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Recently, a client told us a story about how they obtained a meeting with one of their strategic prospects. This growing technology company was moving into helping leading national and international organizations. And while this sales cycle was longer, the payoff was worth the time.
To help others successfully secure these types of meetings, I’ve outlined the steps this particular company took and why they work, below.
Step One: Research
Start by researching the prospect’s company and finding any commonalities you can use in your contact attempts. Can you find colleagues in common using LinkedIn? Did you attend the same college or university? It’s aways good to have something to share.
Step Two: Reach Out
Leverage the commonalities you discovered when making your contact attempts. Make sure your correspondence note is more about them and less about you. This will put your prospects at ease and you’ll seem much less pushy.
Step Three: Contact the Right Person
Always start with the ultimate decision maker. Even if you can’t get a meeting with them personally, other decision makers in the organization will always take a referral meeting suggested by the ultimate decision maker. On the other hand, they will almost never take a referral meeting suggested by low-level influencer.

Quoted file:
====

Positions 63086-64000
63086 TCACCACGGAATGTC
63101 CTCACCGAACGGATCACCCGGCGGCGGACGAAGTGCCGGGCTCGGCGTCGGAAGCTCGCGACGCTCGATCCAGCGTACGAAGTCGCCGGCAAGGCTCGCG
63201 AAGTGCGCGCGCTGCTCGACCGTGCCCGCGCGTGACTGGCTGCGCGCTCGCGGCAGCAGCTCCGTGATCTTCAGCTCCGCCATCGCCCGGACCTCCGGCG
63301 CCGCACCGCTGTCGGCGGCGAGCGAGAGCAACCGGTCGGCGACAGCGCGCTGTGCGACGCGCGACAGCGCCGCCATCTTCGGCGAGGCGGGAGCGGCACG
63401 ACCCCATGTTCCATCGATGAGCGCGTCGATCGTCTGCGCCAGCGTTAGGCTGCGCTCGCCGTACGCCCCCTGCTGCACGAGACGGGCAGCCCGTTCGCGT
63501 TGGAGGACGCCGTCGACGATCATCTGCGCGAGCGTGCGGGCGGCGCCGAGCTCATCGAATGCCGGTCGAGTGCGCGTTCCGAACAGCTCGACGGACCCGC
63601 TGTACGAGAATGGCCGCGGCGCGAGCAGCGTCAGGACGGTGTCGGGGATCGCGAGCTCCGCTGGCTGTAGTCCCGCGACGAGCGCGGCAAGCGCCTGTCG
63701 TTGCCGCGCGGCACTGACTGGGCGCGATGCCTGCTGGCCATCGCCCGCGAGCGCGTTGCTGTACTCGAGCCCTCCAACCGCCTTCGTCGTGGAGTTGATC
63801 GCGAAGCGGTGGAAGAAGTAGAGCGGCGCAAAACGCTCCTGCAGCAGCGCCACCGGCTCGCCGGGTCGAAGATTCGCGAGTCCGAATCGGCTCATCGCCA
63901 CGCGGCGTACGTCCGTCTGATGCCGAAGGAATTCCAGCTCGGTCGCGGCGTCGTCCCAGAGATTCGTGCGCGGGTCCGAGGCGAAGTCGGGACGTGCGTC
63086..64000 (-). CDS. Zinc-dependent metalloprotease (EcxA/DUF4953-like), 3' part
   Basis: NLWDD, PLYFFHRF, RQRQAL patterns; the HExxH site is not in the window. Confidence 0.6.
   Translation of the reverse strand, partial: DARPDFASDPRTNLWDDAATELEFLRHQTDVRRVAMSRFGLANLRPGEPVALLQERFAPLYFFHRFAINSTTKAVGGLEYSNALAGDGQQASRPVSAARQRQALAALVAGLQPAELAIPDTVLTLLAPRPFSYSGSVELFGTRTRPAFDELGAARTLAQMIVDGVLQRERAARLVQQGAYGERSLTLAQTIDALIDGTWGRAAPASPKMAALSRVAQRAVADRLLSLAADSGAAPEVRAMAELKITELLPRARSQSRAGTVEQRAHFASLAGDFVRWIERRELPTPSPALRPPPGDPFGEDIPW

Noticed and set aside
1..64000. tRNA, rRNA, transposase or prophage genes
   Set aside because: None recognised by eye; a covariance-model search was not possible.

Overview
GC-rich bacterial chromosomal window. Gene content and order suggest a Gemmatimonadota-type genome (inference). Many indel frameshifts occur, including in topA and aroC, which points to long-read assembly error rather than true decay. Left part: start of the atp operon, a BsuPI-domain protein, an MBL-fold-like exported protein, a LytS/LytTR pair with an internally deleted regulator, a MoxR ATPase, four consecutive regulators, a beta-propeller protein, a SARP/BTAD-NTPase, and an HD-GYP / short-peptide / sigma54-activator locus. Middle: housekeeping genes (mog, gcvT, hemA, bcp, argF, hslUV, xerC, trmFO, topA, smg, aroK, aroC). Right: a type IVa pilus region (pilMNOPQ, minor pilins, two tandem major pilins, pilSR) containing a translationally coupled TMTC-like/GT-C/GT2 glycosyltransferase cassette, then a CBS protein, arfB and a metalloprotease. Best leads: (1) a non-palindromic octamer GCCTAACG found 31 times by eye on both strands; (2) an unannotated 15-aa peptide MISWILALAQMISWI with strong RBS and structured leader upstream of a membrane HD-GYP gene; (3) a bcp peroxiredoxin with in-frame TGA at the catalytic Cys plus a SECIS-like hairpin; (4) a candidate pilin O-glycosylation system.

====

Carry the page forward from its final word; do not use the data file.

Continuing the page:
Step Four: Be Persistent
Don’t stop after one or two contact attempts. I’ve found that best practice is six to eight tries, especially for high-level executives who are likely very busy. Treat each email as a new opportunity to connect and set your meeting. Be positive and clearly state your reason for connecting. Do not remind the person you have emailed them before. Even on the eighth try, they may not remember.
Step Five: Create Curiosity
Don’t show all of your cards on the first couple of touch attempts. Instead, try to reveal a little more each time, while maintaining a little mystery. Curiosity is a compelling emotion that can create action on the side of your prospect.
Step Six: Try for a Live Discussion
Make sure the ultimate goal of your contact attempts is to start a live discussion. Buying decisions involve change. Decisions to change are made emotionally. If you want to be part of the change process your prospects are going through, email conversations won’t cut it. It’s too easy for them to type “all set” and hit send.
Step Seven: Uncover the Company’s Challenges
Uncover your prospect’s challenges and current initiatives once you get the live meeting. This will make or break the whole process (though it’s easier said than done). If you present too early, you’re going to be out of the running. It can be as simple as asking, “Can you be more specific? Give me an example. What have you tried to do about that?”
Step Eight: Know All of the Players
Make sure you know all of the key players. You’ll likely need to meet with all or most of them during the sales process. When navigating through those meetings, it helps to know everyone. Then, ensure you know when the next meeting is, with whom, and what the mutual expectations are for that meeting before you leave your current meeting. Writing a “FOLLOW UP” email kills salespeople, and figuring out when everyone can meet kills deals.
The biggest lesson: It’s much easier to start a relationship with a new prospect if you begin with the ultimate decision maker, because all referrals are not created equal. However, once you start the relationship, make sure you’re fostering it correctly.